By Fran Plowright and Bianca Manu
I have recently been pondering precisely what is it that makes a successful mentor/ mentee relationship work? As a friend and colleague – who runs her own mentoring programme for women Angel Investors in the waiting pointed out over lunch, ‘the thing that busy mentors hate the most, is to be invited out for a coffee!’.
But if mentors don’t want a vague, non specific kind of a chat over a flat white, then what do they want from the relationship and how do mentors and mentees find the perfect match?
In ‘Lean In’, Sheryl Sandberg says that the mentor / mentee relationship works best if the mentor and mentee find each other organically; ‘if you have to ask someone if they will mentor you, then they shouldn’t be your mentor’. Sheryl’s point suggests relationships can only be sustainable if there is a true and natural connection between mentor and mentee rather than an involuntary connection.
So if a mentor and a mentee should be lucky enough to ‘find each other’ or at least – let’s be realistic here – in many cases, unless you already work in the field of youth engagement – finding each other, often will require a helping hand in the form of organisations or individuals whose role it is to facilitate these ‘perfect matches’.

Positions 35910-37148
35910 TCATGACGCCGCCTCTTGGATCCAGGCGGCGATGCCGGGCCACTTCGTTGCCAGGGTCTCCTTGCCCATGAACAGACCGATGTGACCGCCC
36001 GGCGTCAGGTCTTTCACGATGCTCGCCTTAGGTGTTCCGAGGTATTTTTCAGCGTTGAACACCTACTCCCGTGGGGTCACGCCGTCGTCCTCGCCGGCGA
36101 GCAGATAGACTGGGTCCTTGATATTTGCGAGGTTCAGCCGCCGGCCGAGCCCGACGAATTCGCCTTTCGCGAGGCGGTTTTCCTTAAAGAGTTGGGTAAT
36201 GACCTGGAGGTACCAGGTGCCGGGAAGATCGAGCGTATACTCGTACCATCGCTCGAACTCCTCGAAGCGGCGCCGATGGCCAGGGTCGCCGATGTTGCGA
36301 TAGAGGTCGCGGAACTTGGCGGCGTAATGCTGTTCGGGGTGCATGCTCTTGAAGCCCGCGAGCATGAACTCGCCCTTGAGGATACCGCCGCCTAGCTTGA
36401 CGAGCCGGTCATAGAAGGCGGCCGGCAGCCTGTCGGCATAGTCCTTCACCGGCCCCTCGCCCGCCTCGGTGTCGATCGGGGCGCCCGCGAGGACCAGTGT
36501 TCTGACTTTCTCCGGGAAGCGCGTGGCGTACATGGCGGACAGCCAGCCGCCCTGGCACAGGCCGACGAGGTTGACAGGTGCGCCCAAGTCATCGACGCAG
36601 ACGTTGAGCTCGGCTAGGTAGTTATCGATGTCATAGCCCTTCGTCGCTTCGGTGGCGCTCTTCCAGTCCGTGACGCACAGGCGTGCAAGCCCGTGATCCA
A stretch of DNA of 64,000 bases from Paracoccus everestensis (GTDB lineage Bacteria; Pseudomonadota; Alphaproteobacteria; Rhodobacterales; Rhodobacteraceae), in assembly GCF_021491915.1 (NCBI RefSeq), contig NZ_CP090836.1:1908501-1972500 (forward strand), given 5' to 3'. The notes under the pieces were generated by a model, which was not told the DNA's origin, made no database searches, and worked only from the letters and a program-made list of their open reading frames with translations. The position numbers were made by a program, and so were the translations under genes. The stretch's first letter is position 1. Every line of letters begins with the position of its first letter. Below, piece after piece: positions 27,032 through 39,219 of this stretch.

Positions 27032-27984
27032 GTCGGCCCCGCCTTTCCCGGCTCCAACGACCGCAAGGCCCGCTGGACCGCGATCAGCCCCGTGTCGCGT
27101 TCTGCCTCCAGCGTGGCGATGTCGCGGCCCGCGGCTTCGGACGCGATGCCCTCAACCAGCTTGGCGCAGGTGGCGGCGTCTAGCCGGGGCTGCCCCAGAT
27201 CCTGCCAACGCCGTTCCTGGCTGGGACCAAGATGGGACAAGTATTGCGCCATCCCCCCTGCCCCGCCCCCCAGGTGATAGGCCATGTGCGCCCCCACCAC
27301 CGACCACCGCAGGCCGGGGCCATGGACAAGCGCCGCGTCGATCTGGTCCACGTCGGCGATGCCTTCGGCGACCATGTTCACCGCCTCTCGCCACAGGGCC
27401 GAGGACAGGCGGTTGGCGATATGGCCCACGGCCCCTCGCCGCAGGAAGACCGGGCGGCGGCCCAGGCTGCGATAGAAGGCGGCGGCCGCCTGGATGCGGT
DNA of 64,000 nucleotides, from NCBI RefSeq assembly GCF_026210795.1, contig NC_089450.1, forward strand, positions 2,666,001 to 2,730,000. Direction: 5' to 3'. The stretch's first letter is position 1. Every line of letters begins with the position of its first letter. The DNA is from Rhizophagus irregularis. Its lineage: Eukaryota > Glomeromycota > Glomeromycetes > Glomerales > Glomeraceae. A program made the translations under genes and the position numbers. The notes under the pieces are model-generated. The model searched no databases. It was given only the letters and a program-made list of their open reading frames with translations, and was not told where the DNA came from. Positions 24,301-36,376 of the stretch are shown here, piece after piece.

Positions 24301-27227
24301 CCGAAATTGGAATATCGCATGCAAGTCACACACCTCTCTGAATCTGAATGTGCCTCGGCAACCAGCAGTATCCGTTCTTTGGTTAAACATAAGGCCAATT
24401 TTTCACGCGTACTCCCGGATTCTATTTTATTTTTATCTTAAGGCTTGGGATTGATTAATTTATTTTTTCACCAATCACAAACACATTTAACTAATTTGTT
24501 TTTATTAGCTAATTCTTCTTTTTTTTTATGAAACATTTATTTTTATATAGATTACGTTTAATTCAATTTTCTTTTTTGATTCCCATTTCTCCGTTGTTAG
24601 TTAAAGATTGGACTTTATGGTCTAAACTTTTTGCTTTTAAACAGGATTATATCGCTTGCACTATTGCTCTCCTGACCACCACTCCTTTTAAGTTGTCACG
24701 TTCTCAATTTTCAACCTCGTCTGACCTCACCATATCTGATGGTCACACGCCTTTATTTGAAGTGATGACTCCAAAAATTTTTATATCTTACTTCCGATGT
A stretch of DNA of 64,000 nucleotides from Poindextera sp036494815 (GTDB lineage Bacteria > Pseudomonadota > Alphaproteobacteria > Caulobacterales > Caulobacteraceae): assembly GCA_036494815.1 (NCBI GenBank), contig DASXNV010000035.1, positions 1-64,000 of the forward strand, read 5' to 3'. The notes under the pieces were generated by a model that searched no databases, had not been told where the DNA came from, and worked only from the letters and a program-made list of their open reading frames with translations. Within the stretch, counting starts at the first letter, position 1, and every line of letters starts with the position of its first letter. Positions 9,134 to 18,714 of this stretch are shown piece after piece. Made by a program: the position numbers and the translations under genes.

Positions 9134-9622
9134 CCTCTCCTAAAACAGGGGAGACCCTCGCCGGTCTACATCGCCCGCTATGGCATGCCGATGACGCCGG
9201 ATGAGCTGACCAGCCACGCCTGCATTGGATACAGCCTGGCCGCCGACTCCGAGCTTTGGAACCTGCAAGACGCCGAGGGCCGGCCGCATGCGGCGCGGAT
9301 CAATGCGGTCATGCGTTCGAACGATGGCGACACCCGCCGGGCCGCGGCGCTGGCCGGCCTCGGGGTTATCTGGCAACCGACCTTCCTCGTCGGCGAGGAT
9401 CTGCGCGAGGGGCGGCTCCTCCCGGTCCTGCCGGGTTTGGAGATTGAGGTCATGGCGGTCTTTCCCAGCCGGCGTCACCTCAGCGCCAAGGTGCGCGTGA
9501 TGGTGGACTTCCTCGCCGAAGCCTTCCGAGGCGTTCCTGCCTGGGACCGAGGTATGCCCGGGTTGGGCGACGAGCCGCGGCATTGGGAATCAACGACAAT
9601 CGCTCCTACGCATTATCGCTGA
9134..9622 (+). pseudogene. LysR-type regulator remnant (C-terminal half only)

Once that relationship has had a few debut dates and in some cases, a few managed sessions – perhaps goals are brainstormed, discussed and then written down, the relationship begins – but what next? There is no ‘one size fits all’ plan of a mentor/ mentee relationship and no finite period of time during which this thunderbolt, impactful relationship will happen.
What does a busy mentor want out of their role? Why do they want to do it?
What do phrases like ‘to put something back’, ‘to share some of my hard earned knowledge, experiences, wisdom, stories’ mean? It seems to me that what they want is a purpose and a real role, something specific rather than a vague response to ‘I want to do what you do, how do I get there?’ and involved issues to unpack using their experience and expertise.
Feedback from a conversation with a CEO at a successful multi-platform production company revealed that he would like a ‘satisfying relationship’ with a person whom he would mentor through regular, honest and meaningful meetings rather than light touch and superficial contact: